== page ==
Feb 17, 2017 10:22 AM IST | Source: CNBC-TV18

NASSCOM Summit: Capgemini says it is well-positioned for IT headwinds

Patrick Nicolet, Member of Group Executive Board believes Capgemini is well-positioned for challenges that may impact the models of IT companies. He said automation remains a key challenge in the current scenario.

Amid concerns regarding a slowdown in globalisation, French IT consulting major Capgemini is positive on the outlook for the sector in 2017.

Patrick Nicolet, Member of Group Executive Board believes Capgemini is well-positioned for challenges that may impact the models of IT companies. He said automation remains a key challenge in the current scenario.

The company sees a good growth opportunity in its digital and cloud portfolio, said Nicolet in an interview to CNBC-TV18 conducted on the sidelines of NASSCOM India Leadership Forum 2017 in Mumbai.

While IT spending depends on a client's agenda, Nicolet admitted the pressure on costs and budget will continue.

With regards to hiring and visa issues arising out of US President Donald Trump's protectionist policies, Nicolet said Capgemini would assess options that would be beneficial to employees.

"Rather than bringing the people to the work, you might think and discuss with your clients how you bring the work to the people. That addresses the visa concern, because you don’t need to lend resources for the clients," he said.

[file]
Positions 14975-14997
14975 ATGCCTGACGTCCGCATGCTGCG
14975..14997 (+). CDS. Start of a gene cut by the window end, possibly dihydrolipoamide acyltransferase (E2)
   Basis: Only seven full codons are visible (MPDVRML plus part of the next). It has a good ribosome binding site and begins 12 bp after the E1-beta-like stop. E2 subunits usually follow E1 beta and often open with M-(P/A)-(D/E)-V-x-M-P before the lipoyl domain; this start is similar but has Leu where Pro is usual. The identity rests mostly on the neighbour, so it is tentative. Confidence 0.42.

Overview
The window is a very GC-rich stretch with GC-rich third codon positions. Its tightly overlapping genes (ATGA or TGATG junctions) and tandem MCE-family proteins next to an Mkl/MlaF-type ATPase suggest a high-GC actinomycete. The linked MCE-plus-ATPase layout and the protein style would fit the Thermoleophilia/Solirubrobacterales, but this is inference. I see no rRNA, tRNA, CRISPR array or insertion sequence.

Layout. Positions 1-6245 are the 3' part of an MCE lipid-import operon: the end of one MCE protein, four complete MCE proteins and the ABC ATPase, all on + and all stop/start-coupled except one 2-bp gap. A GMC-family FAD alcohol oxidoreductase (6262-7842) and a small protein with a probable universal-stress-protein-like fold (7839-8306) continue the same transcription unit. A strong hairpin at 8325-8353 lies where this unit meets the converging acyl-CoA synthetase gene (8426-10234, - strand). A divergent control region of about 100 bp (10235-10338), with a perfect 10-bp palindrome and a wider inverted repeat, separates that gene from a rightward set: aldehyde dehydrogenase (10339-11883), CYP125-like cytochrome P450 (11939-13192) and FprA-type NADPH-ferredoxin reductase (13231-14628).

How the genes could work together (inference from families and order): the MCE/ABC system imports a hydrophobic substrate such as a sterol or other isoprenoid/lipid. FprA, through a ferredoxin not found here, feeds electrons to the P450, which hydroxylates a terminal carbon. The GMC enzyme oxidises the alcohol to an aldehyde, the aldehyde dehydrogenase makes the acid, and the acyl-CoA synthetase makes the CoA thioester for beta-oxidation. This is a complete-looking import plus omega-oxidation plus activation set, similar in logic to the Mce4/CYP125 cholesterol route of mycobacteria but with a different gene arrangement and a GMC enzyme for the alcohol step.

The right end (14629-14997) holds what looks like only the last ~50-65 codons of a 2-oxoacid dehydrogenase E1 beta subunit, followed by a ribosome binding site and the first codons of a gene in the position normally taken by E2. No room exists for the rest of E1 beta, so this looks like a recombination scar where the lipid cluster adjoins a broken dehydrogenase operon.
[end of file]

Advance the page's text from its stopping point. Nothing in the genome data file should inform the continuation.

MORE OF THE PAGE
Below is the transcript of Patrick Nicolet's interview to CNBC-TV18's Kritika Saxena.

Q: There has been a lot of uncertainty around IT spending in 2016. That seems to have had an overhang in 2017. What are your clients telling you as far as your IT spending is concerned as we enter the year 2017?

A: We should distinguish between what is linked to maintaining the current IT systems under pressure on the cost and the budget remains and will remain. It has been here for a while. And then the other part, spend in technology which is about to be everything that is related to digital and this is growing and continues to grow. Will it balance overall to be seen, it really depends on the maturity by clients, the agenda of every client. But, all in all, the combination of both still gives us a good outlook for 2017.

Q: As far as the guidance is concerned, you have guided for a 3 percent growth for 2017, correct?

A: Absolutely.

Q: In terms of, if I had to purely see the numbers, the guidance that some other IT companies is substantially higher. What is the reason for the fairly cautious guidance that has come in?

A: A guidance is a guidance. I will not comment if it is cautious or not, but it is a guidance.

Q: But is it because of the uncertainty that is there in the macro economic environment?

A: No, it is linked to our own portfolio mix. We have informed the market about a reduction in our engagement with the custom and tax authority in the UK, so we have some effect and this is also linked to the year-on-year comparison. So, we did significant acquisition with iGate so it has an impact. And all these things are normalising. What is important to note is the growth in our digital and cloud portfolio that is largely above 20 percent and one should pay more attention on the rebalancing of the portfolios than the net-net.

Q: So, as we go forward, what are the uncertain factors, the macroeconomic factors that you are watchful for?